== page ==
On the other hand, and this relates back to the first item as well, there _are_ commercials when the Oscars are broadcast on TV. It's been a couple years since i've watched the broadcast version, but i'm sure there are trailers for movies, both current and upcoming, during the Oscars. There's a cognitive disconnect there because even though those commercials clearly pay for the show it's at a degree of removal and one doesn't think of the commercials being fundamentally part of the show. (I believe the only event for which that's usually considered to be the case is the Superbowl.) For the Game Awards they're broadcasting it themselves on the internet and thus have to get the funding directly, thus the World Premiere trailers and more regular commercials.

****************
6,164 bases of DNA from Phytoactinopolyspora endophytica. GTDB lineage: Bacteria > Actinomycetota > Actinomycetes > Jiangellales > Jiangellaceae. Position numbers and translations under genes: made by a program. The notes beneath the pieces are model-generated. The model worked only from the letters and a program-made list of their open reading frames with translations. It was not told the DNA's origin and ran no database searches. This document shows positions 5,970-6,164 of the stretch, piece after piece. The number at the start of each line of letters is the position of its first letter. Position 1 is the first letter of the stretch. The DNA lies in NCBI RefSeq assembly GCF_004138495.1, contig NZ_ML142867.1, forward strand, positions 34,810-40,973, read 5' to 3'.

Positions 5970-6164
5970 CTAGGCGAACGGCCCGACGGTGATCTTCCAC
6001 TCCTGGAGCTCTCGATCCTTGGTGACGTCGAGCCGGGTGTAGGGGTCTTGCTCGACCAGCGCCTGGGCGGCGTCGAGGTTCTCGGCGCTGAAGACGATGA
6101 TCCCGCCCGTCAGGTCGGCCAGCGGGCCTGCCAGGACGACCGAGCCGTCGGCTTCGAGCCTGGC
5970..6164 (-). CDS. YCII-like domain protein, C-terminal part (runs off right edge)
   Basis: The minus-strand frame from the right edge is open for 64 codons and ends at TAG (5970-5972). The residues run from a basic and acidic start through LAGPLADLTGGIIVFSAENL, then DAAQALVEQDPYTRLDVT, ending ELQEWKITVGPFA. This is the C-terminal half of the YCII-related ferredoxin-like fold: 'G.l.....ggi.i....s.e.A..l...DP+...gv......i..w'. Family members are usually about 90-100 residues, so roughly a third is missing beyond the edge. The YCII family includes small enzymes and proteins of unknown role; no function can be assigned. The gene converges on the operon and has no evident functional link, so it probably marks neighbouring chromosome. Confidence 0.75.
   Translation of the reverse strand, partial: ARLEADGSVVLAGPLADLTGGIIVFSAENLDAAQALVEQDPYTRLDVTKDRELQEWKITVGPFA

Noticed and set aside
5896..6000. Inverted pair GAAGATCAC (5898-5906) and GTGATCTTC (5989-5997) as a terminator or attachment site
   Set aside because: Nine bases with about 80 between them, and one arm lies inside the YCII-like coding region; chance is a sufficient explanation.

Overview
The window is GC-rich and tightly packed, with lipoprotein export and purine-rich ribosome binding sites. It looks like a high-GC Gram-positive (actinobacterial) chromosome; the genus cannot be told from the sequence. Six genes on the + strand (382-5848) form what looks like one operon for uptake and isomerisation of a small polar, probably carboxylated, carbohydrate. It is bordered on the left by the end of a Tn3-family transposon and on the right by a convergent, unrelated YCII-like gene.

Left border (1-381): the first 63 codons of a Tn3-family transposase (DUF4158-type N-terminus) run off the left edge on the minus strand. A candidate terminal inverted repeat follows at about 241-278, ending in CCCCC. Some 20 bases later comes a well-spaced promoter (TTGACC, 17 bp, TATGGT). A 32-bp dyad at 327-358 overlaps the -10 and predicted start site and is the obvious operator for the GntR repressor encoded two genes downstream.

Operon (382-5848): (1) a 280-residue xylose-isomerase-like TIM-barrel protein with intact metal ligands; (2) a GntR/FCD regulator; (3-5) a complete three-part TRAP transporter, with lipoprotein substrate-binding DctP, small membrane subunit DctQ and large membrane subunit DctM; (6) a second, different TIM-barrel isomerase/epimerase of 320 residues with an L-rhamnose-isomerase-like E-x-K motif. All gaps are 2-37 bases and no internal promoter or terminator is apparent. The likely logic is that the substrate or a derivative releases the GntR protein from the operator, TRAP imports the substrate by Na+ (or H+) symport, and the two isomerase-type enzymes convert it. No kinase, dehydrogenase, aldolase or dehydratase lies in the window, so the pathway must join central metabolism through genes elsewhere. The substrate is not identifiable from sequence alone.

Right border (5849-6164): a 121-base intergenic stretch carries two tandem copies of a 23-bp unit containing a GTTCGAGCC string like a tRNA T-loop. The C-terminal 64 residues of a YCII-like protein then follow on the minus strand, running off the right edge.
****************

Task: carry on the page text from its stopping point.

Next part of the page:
The issue is they don't have clear commercial breaks. They occasionally make announcements about "stay tuned for this and that" while showing the crowd dancing to the DJ between sets, but they don't actually cut away after that and it's clear that both the premiere and regular trailers are a part of the show itself. It might actually be advantageous if they did "fake" commercial breaks to provide a little mental distance between the show and the blatant (though totally understandable) commercialization.